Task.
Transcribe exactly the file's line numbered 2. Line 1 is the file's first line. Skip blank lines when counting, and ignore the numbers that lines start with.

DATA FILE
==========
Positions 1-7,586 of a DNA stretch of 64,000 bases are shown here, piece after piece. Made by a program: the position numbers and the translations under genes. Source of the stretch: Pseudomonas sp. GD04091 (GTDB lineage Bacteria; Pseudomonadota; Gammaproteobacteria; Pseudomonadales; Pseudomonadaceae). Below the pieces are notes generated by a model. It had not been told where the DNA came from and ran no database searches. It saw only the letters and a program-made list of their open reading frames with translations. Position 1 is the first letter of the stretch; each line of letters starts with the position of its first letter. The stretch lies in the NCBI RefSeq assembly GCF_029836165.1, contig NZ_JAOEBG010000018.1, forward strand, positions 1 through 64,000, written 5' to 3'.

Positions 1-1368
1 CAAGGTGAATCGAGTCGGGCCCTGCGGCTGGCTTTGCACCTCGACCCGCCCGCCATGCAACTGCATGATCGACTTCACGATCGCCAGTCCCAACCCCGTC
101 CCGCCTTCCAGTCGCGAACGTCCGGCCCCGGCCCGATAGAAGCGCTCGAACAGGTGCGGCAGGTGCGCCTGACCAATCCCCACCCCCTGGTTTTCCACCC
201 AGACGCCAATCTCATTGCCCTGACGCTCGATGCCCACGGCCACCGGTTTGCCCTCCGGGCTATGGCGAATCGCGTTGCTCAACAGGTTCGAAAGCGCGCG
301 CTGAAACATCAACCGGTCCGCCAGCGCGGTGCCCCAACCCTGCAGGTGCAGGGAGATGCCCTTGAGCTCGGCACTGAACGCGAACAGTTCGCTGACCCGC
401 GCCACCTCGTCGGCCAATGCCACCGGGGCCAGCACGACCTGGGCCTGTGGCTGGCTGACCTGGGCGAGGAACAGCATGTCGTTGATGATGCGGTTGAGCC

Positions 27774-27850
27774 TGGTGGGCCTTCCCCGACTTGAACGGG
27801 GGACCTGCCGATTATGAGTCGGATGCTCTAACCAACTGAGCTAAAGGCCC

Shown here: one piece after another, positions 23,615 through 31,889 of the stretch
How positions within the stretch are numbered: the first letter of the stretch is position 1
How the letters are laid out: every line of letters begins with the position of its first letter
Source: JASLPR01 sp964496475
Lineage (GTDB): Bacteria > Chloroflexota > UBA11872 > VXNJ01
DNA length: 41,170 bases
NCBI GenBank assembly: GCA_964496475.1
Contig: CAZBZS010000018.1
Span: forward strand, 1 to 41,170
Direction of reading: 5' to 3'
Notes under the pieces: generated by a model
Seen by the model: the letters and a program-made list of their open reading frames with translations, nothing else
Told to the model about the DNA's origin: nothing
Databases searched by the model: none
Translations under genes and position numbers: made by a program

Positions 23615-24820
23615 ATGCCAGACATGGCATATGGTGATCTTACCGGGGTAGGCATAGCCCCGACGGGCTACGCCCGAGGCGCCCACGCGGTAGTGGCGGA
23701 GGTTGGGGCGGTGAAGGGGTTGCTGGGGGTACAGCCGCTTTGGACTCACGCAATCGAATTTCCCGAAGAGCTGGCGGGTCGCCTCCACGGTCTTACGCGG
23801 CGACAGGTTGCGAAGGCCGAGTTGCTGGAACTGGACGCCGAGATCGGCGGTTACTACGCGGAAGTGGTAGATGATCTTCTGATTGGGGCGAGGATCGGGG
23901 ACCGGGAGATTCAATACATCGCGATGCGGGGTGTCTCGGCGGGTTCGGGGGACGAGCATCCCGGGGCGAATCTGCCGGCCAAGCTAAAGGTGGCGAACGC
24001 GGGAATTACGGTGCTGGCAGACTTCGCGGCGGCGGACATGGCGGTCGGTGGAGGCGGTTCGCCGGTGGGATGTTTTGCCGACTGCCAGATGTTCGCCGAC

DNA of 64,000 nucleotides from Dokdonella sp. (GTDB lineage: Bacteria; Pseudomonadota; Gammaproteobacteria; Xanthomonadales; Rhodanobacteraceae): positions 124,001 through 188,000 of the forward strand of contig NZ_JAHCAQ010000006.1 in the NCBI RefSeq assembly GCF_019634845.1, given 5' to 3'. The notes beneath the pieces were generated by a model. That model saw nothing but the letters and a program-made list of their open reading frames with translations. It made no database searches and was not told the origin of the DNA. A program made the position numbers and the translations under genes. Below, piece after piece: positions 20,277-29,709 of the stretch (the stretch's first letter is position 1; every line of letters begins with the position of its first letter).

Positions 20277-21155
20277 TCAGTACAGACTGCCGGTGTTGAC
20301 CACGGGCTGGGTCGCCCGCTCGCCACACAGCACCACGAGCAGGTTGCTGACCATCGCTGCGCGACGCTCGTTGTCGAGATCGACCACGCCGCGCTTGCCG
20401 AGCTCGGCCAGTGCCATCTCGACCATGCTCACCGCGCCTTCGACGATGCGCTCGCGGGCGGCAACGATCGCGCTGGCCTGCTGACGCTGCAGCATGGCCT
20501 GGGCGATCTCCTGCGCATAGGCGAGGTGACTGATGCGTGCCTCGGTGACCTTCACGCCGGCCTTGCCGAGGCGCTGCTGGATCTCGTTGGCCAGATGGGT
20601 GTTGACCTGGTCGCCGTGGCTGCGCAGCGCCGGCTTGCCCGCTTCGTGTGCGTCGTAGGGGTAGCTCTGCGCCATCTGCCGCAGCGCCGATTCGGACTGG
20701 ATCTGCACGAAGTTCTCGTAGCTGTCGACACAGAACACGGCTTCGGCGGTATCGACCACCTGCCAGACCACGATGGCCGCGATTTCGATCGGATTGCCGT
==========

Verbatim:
Positions 1-1368